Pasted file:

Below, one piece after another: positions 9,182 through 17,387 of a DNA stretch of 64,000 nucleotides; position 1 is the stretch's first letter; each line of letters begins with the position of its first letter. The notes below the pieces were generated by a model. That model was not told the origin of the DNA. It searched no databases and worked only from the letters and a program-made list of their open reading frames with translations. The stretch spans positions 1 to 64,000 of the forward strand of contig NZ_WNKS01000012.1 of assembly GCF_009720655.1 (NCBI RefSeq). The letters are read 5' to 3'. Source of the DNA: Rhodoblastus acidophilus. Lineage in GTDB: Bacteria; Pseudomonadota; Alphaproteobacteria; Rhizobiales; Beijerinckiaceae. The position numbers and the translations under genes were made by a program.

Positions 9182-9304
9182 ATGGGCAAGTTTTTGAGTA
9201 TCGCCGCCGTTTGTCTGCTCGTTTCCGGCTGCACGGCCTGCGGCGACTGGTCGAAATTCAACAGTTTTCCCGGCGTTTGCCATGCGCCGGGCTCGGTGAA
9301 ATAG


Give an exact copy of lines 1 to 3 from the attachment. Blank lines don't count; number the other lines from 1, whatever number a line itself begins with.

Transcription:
Below, one piece after another: positions 9,182 through 17,387 of a DNA stretch of 64,000 nucleotides; position 1 is the stretch's first letter; each line of letters begins with the position of its first letter. The notes below the pieces were generated by a model. That model was not told the origin of the DNA. It searched no databases and worked only from the letters and a program-made list of their open reading frames with translations. The stretch spans positions 1 to 64,000 of the forward strand of contig NZ_WNKS01000012.1 of assembly GCF_009720655.1 (NCBI RefSeq). The letters are read 5' to 3'. Source of the DNA: Rhodoblastus acidophilus. Lineage in GTDB: Bacteria; Pseudomonadota; Alphaproteobacteria; Rhizobiales; Beijerinckiaceae. The position numbers and the translations under genes were made by a program.

Positions 9182-9304
9182 ATGGGCAAGTTTTTGAGTA